The Regulators - 1998 Bar And Grill

geoviangeovian Earth Orbit
edited March 23 in year-1998

ARTIST: The Regulators
ALBUM: Bar And Grill
LABEL: Southbound Records
SERIAL: SBR 22212-5
YEAR: 1998

LINEUP: Ronnie Farrell - lead vocals, rhythm guitars * Gary Jeffries - lead vocals, rhythm guitars * Johnny Barnes - guitars * Johnny Travers - guitars * Randy Smith - bass, backing vocals * Chris Turbis - piano, hammond organ, backing vocals * Chuck Radek - drums, percussion

TRACK LISTING: 01 Breakin' Out * 02 Money, Pride & Greed * 03 Eatin' Crow * 04 The Real Deal * 05 Burn Them Bridges Down * 06 The Fire * 07 Maple Leaf Rag (Instr) * 08 My Bags Are Packed * 09 Above The Law * 10 Lies * 11 Sweet Sustain



It's been a while, but one of our regulars Dave Shaw has long been on my back to review this 1998 album from Los Angeles South Bay band The Regulators. Listening to these guys, it's not hard to imagine that they sound 'displaced', living in L.A where they probably should set up shop in Macon, Georgia or Jacksonville Florida, given their hard rockin' southern stance.

The band itself is a by-product of the late 80's, and actually signed a deal with Polygram, which unfortunately went all pear-shaped when one of the key personnel of the band - Jimmy Smith, was shot. His death meant that the first Regulators album was held up indefinitely. Undeterred but still shaken by events, they finally released their first album in 1992 for Polydor.

Well known through the biker community and the South Bay area of L.A, it would be another six years before the band would reappear with a new album: 'Bar & Grill'. Sure, the southern instincts are apparent, but so too are a few Californian traits that keeps this album a bit more balanced.

The Songs

The Regulators plow straight into it with 'Breakin' Out', with coarse vocals a la Danny Joe Brown, and steamin' guitar riffs. 'Money Pride & Greed' moves along at a good clip, and has all the hallmarks of smooth Texan blues rock.

The strangely titled 'Eatin' Crow' might have you bawking at the sight of KFC on your dinner plate, but this song is quite melodic and commercial - surprisingly so. 'The Real Deal' bashes out the barroom boogie with absolute abandon, similarly 'Burn Them Bridges Down' also has a tip-tappy piano feel, though the guitars are beefed up like a yard full of Texas heifers!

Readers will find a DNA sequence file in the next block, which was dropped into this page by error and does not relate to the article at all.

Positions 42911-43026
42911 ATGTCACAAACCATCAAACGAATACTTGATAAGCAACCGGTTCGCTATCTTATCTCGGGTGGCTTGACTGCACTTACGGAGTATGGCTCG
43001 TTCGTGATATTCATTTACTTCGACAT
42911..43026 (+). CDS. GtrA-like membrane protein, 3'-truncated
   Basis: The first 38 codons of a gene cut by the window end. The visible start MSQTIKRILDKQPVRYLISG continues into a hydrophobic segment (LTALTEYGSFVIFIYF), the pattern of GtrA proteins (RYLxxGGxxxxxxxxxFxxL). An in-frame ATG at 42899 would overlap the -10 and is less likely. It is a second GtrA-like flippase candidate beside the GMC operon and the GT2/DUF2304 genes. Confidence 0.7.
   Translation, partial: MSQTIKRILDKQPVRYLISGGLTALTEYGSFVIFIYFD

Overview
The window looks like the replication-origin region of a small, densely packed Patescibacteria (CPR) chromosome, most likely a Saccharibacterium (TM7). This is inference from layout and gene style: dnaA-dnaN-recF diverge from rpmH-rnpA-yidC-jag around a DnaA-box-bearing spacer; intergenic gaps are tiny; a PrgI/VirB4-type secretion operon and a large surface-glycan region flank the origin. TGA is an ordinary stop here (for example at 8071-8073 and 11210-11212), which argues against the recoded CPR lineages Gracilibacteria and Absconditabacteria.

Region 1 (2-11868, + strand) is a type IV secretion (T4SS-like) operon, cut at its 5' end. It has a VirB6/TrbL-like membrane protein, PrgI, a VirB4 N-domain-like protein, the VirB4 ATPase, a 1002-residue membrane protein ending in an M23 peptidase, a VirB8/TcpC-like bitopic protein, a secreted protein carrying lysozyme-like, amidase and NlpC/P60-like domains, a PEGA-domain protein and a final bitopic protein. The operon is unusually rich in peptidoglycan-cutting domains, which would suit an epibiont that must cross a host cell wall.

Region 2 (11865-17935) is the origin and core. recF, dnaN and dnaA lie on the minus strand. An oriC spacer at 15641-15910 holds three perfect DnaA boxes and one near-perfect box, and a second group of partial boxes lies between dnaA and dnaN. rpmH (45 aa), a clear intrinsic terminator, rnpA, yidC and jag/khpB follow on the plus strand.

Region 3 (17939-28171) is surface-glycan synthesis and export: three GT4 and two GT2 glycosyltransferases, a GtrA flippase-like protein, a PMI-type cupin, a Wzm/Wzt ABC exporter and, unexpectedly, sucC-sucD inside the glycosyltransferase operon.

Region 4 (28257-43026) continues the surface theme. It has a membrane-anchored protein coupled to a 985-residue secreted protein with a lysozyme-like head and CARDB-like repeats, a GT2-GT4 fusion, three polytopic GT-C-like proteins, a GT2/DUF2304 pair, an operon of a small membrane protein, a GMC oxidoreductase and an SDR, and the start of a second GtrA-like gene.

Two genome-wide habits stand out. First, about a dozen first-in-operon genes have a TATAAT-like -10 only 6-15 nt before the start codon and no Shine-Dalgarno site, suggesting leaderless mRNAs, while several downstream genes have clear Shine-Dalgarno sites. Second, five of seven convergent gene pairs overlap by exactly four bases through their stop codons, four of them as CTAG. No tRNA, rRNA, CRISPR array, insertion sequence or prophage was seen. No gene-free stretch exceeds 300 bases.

'The Fire' moves things into stoner territory, but remarkably taking a trailer load of melody for the ride. I liked the Friday night rock n roll of 'My Bags Are Packed' too, good hearty stuff, 'Above The Law' is a grinding rocker, all about the 'boys in blue' as you can imagine.

'Lies' is a track that brings together the southern influences along with that stoner sound heard earlier. The 7 minute 50 closer 'Sweet Sustain' is part ballad part rocker. Somewhere between Guns N Roses and The Allmans with a light dose of hair metal thrown in for good measure. Make sense? Have a listen in any case.

In Summary

The band has since released one other album beyond this called 'Above The Law' which is essentially this same album, with one changed track ('Maple Leaf Rag' for 'Leadfoot') plus a remixing job to boot. It was released by the Swedish label Record Heaven.

Not long ago, the band made available a series of tracks from their 1992 Polydor sessions (the ones that weren't released), and put them out under a collection called 'Got Smith & Wesson?', the name derived from their earlier band name, but the tracks are only available via download.

It seems all quiet on the horizon with The Regulators, but I believe they are still in operation, judging from their web presence. Thank you to David Shaw for all the nagging.

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